Former Olympian Tim Cafe is addicted to chasing snow around the world. Now coaching the world’s best under-18 girls’ GS ski racer, he talks to Philip Chandler about his passion and his new business venture.
Queenstowner Tim Cafe hasn’t had a full summer for almost 20 years, but he’s not complaining.
The 31-year-old’s been chasing snow all his life, initially as a ski racer then latterly as an instructor, coach and guide.
“Dad fell in love with skiing when he came here in the ’70s so obviously I was brought up on snow.
“I’ve always loved it, I never questioned the fact that that’s my passion.”
Cafe got into ski racing when he was about 10 through the Queenstown Alpine Ski Team (QAST).
“If you went through ski school and you didn’t go into other sports, the next step was to join QAST and as soon as I started I thought ‘this is cool’.”
He admits he’d sometimes vomit before races.
“When you look back you realise how little everything mattered, but when you’re wrapped up in it, every race seems, like, so important.”
Between schooling he worked as Browns Ski Shop’s ‘boy Friday’ – the store also helped fund his ski racing, along with other local ski enthusiasts.
Cafe specialised in super-G – “it’s the fastest discipline you can train in, in New Zealand, which is strange ‘cos I’m quite small and most speed guys are bigger”.
Asked what his buzz was, he says it was chasing perfection – “completing things to the best of my abilities”.
“And also, frankly, it’s an identity. You feel confident about yourself when you get some results.”
Cafe competed at two world championships and the 2010 Winter Olympics in Whistler, Canada, placing 38th in super-G, “which was a little bit better than my bib [number]”.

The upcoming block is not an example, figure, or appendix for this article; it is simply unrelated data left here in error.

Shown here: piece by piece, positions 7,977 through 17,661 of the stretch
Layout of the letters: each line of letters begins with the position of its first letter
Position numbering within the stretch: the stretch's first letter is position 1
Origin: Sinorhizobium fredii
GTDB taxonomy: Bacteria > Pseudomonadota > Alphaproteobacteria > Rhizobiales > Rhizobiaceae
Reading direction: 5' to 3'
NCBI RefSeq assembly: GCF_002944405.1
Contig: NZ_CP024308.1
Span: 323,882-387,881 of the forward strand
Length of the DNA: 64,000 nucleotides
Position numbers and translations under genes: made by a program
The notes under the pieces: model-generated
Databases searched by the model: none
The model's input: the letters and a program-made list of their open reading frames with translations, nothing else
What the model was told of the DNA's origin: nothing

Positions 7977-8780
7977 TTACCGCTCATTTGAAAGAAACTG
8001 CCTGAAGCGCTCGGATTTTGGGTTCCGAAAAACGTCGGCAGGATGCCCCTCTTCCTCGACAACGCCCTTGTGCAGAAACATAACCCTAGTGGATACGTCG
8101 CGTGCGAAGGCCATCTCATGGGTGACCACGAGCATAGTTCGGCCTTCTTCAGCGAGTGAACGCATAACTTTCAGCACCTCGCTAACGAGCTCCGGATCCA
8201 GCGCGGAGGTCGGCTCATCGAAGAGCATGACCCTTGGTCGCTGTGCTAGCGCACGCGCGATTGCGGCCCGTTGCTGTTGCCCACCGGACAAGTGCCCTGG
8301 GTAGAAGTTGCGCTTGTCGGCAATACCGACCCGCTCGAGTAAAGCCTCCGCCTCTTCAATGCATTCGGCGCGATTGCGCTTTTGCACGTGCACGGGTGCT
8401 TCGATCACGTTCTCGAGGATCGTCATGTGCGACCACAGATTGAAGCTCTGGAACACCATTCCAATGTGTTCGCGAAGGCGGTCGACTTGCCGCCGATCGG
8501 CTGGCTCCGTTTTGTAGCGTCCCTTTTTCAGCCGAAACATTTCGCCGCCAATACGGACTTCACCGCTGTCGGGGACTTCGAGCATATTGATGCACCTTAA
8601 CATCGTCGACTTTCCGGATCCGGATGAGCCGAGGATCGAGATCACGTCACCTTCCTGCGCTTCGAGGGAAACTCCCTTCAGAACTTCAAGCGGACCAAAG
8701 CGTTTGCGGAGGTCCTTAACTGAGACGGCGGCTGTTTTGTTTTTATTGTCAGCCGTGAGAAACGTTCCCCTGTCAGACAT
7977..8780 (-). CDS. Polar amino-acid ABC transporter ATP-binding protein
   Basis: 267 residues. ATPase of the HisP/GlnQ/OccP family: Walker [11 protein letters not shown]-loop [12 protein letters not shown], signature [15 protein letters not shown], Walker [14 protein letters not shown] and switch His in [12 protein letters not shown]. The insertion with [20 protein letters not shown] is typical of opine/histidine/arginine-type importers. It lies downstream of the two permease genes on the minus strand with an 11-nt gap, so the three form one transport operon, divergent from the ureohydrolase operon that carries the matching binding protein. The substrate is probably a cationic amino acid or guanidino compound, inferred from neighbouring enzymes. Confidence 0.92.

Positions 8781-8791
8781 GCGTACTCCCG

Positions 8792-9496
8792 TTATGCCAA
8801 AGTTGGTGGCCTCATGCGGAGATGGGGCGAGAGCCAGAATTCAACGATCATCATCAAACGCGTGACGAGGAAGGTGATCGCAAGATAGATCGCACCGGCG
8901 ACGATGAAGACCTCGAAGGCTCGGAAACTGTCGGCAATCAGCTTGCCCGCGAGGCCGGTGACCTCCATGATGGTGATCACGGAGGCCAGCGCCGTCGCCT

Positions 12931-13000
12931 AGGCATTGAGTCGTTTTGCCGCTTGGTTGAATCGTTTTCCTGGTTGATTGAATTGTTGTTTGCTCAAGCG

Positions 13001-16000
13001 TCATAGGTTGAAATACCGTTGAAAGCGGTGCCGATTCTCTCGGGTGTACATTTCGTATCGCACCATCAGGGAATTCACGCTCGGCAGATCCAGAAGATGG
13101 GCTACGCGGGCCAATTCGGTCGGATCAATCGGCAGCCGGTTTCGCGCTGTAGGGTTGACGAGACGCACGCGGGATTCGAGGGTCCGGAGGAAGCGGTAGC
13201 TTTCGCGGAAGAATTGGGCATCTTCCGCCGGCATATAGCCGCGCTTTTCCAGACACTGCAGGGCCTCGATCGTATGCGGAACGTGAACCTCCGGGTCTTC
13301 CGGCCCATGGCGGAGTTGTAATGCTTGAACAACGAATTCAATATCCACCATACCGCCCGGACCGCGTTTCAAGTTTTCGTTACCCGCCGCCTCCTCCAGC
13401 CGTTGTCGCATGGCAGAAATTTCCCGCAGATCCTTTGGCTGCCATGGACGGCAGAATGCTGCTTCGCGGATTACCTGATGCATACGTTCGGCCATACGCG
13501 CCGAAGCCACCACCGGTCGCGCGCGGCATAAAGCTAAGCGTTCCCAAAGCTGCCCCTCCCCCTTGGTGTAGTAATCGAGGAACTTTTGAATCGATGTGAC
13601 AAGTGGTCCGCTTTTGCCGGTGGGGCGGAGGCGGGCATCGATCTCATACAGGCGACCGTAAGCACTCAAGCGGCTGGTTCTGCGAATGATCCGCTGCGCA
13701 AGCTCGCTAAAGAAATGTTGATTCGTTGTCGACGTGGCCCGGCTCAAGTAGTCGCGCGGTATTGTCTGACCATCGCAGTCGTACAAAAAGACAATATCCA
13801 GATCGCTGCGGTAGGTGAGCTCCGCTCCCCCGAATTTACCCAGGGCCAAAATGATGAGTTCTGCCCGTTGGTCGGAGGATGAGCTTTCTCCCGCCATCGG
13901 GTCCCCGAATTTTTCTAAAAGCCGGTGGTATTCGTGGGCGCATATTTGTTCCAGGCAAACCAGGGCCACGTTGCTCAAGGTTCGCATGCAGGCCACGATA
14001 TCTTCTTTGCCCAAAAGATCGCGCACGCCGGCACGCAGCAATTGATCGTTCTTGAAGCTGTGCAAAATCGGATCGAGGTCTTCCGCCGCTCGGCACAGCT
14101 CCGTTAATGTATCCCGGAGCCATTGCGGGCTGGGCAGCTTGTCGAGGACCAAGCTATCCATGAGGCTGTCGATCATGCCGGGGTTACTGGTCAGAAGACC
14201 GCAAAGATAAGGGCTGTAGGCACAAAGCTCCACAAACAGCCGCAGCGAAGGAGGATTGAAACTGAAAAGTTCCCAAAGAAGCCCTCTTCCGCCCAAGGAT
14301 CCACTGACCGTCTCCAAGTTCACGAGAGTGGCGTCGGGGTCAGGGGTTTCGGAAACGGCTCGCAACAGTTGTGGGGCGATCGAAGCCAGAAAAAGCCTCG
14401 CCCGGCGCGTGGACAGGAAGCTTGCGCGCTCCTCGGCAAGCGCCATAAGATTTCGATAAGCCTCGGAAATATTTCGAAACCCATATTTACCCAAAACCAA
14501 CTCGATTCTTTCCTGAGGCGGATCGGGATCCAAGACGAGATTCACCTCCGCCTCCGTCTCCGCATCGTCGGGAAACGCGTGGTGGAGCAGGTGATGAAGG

“My goal was to go there and look like I belonged, not look like a banana republic, and I did that.”
He says that though the pinnacle of the sport is world cups – “I tried a couple of times but I wasn’t good enough” – being an Olympian opened up a lot of opportunities.
Between times he also did a marketing degree at Otago University, but says that during the global financial crisis there weren’t a lot of jobs going so he got into ski instructing.
Along with other national team members, he got free NZ Snowsports Instructors Alliance training after he gave up ski racing in September, 2011.
After taking local kids to a camp in Squaw Valley, in the United States, he worked for QAST for five years, ending up as head under-16 coach, and between seasons worked as a ski instructor in Aspen, in the US.
“Frankly, billionaires who pay lots of money to ski with people in Aspen want to tell their friends they skied with an Olympian.”
Cafe also had a year working in a ski resort in Chile and learning Spanish.
Back in Queenstown, he’s become personal coach to the world’s best girls’ under-18 giant slalom exponent, Alice Robinson.
“She’s got so much guts, like, no fear, great strength, and she’s one of the most competitive people on the planet,” Cafe notes.
He says his role includes ensuring she still has a rounded life, and he also plans to help her adjust to training and racing in Europe better than he did.
He also helps Nils Coberger coach the NZ men’s team, and still tunes athletes’ skis after learning the knack at Browns.
“It helps you coaching because you realise what parts the athletes can influence and what parts you can change in the equipment set-up.”
Meanwhile, Cafe and a business partner have just set up a US company, Inside Ski, to guide high-end Americans.
“Americans, mostly New Yorkers, love to ski in Aspen but they haven’t experienced the culture of skiing around the world, so we travel with them so they can experience it.”
He’s taking a client for two weeks in Chile next month and hopes to bring trips to NZ in the next two years.
Cafe says “anyone who can scratch a living out of the ski industry’s doing pretty well”.
“I’m going to ride it out for as long as I can.”